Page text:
"Because it's such beautiful soil, you can grow Indian corn, sugar, tobacco, grapes, anything."
"Injun corn, eh? English corn's good enough for me. Why, I grew some Injun corn once in the hothouse at home, and pretty stuff it was."
"Why, it was very handsome, Sam," said Rifle.
"Hansum? Tchah. What's the good o' being hansum if you ain't useful?"
"Well, you're not handsome, Sam," said Norman, laughing.
"Who said I was, sir? Don't want to be. That's good enough for women folk. But I am useful. Come now."
"So you are, Sam," said Tim; "the jolliest, usefullest fellow that ever was."
"Useful, Master 'Temus, but I don't know about jolly. Who's going to be jolly, transported for life out here like a convick? And as for that Injun corn, it was a great flop-leaved, striped thing as grew a ear with the stuff in it hard as pebbles on the sea-saw—seashore, I mean."
"Sam's got his tongue in a knot," said Norman. "What are you eating, Sam?"
"What are you chewing, then. India-rubber?"
"Tchah! Think I want to make a schoolboy's pop-patch? Inger-rubber? No; bacco."
"Ugh! nasty," said Rifle. "Well, father says he shall grow tobacco."
"'Tain't to be done, Master Raffle," said Sam, cracking his whip; nor grapes nayther. Yer can't grow proper grapes without a glass-house.
"Not in a hot country like this?"
"No, sir. They'll all come little teeny rubbidging things big as black currants, and no better."
"Ah, you'll see," cried Norman.
"Oh yes, I shall see, sir. I ain't been a gardener for five-and-twenty years without knowing which is the blade of a spade and which is the handle."
"Of course you haven't," said Tim.
"Thankye, Master 'Temus. You always was a gentleman as understood me, and when we gets there—if ever we does get there, which I don't believe, for I don't think as there is any there, and master as good as owned to it hisself, no later nor yes'day, when he laughed at me, and said as he didn't know yet where he was a-going—I says, if ever we does get there, and you wants to make yourself a garden, why, I'll help yer."
"Thankye, Sam, you shall."
"Which I will, sir, and the other young gents, too, if they wants 'em and don't scorn 'em, as they used to do."
"Why, when did we scorn gardens?" said the other two boys in a breath.
"Allus, sir; allus, if you had to work in 'em. But ye never scorned my best apples and pears, Master Norman; and as for Master Raffle, the way he helped hisself to my strorbys, blackbuds, and throstles was nothing to 'em."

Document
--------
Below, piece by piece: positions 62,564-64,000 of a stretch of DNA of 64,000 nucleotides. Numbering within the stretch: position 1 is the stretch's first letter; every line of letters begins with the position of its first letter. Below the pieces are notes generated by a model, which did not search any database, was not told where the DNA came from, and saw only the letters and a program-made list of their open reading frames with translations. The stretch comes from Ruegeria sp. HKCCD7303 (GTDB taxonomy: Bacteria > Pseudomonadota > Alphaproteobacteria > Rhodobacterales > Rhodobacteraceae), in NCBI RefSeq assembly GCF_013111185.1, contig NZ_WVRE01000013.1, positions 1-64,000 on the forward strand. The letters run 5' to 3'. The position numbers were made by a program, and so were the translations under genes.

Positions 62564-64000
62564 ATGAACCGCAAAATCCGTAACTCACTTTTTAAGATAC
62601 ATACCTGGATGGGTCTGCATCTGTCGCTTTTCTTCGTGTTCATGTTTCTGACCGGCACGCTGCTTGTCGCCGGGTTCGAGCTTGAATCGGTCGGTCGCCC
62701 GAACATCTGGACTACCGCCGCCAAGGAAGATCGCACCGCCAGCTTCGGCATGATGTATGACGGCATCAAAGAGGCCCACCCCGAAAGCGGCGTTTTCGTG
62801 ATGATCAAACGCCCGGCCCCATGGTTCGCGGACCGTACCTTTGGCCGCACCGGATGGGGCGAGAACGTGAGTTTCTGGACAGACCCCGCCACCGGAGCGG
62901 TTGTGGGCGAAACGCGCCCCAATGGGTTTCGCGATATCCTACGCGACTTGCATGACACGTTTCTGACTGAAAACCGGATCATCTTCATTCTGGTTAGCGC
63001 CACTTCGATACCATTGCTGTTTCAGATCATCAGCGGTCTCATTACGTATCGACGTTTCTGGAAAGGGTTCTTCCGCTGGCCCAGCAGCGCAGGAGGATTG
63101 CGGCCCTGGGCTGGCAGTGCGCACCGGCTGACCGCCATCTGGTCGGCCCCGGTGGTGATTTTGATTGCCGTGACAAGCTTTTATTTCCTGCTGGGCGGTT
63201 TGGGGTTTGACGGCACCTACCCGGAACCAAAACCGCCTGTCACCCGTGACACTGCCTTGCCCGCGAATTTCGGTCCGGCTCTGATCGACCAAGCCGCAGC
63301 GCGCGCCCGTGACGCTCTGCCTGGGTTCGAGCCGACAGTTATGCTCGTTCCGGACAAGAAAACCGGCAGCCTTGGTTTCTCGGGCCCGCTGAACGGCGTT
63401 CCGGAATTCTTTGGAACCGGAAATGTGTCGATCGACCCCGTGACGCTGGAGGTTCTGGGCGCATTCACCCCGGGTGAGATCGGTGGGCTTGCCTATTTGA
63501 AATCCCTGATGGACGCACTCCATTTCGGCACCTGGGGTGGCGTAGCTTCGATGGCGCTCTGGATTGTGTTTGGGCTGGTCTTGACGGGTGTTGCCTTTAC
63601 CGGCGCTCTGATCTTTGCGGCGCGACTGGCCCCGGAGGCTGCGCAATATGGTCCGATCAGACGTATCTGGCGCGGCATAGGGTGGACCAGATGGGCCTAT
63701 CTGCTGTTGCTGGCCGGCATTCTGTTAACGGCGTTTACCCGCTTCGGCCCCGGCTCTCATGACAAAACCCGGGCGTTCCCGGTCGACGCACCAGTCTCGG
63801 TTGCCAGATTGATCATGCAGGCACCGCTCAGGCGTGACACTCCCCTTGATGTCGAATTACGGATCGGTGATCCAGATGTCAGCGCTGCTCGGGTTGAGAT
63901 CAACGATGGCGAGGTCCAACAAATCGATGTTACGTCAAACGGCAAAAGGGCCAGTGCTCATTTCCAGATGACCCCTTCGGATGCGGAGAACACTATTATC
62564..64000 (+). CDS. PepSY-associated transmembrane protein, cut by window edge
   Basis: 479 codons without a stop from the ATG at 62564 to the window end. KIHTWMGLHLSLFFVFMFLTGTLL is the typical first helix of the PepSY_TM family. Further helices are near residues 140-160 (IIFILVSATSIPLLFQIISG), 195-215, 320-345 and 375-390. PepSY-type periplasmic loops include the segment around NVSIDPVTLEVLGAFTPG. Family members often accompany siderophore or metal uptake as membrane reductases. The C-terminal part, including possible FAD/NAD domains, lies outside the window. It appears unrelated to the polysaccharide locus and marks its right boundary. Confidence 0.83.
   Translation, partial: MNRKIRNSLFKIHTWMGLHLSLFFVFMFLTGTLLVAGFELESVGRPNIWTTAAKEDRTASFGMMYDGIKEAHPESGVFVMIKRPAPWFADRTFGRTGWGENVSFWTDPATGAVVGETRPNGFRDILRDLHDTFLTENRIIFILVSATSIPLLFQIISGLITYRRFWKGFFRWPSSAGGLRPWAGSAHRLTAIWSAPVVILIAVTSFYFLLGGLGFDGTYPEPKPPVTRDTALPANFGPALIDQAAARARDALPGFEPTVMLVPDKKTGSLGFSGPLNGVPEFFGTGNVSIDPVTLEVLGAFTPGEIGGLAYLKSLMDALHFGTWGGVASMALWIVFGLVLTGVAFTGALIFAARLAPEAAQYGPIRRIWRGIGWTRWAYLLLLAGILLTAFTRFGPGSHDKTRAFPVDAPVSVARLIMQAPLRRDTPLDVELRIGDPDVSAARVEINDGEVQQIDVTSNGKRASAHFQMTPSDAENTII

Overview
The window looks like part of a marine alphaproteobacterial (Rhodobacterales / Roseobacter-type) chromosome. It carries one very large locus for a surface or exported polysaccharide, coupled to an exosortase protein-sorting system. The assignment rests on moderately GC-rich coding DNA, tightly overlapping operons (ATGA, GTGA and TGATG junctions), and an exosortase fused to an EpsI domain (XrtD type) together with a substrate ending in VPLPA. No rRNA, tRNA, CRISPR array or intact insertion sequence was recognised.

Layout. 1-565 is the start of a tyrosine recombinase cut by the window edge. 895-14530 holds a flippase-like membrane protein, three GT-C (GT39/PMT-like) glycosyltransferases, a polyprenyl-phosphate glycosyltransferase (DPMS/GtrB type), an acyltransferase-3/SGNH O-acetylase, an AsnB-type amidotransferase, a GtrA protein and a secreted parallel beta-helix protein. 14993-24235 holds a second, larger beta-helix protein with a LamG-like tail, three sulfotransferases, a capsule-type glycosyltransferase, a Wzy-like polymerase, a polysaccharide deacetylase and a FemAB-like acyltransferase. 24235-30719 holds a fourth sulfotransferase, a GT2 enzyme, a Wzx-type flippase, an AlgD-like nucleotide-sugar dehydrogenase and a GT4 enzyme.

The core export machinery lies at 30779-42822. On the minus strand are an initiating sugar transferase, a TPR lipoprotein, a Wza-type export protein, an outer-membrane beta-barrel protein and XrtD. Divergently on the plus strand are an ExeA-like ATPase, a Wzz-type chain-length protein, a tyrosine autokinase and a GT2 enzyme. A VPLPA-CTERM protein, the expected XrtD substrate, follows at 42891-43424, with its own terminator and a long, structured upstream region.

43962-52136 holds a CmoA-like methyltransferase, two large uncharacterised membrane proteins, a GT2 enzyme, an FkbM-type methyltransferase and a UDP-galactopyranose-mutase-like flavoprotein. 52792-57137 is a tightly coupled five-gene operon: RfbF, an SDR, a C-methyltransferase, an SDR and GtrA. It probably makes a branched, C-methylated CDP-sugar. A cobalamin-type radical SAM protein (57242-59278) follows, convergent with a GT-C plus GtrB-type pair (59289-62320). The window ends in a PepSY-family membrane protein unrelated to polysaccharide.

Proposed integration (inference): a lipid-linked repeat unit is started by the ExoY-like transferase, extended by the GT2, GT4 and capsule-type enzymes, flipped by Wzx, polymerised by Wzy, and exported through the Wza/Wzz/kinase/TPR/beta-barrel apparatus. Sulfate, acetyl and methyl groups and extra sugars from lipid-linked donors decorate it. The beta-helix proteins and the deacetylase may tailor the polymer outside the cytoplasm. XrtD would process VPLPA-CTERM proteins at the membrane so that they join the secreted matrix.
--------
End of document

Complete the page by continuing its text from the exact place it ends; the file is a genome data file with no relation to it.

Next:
"And will again, Sam, if you grow some," cried Rifle.
"Don't I tell yer it ain't to be done, sir," said Sam, giving his whip a vicious whish through the air, and making the horse toss its head, "Master grow taters? Tchah! not he. You see if they don't all run away to tops and tater apples, and you can't eat they."
"Don't be so prejudiced."
"Me, sir—prejudiced?" cried the gardener indignantly. "Come, I do like that. Can't yer see for yourselves, you young gents, as things won't grow here proper?"
"No!" chorused the boys.
"Look at the flowers everywhere. Why, they're lovely," cried Norman.
"The flowers?" said Sam, contemptuously. "Weeds I call them. I ain't seen a proper rose nor a love-lies-bleeding, nor a dahlia."
"No, but there are plenty of other beautiful flowers growing wild."
"Well, who wants wild-flowers, sir? Besides, I want to see a good wholesome cabbage or dish o' peas."
"Well, you must plant them first."
"Plaint 'em? It won't be no good, sir."
"Well, look at the trees," said Rifle.
"The trees? Ha! ha! ha!" cried Sam, with something he meant for a scornful laugh. "I have been looking at 'em. I don't call them trees."
"What do you call them, then?" said Norman.
"I d'know. I suppose they thinks they're trees, if so be as they can think, but look at 'em. Who ever saw a tree grow with its leaves like that. Leaves ought to be flat, and hanging down. Them's all set edgewise like butcher's broom, and pretty stuff that is."
"But they don't all grow that way."
"Oh yes, they do, sir. Trees can't grow proper in such syle as this here. Look here, Master 'Temus, you always did care for your garden so long as I did all the weeding for you. You can speak fair. Now tell me this, What colour ought green trees to be?"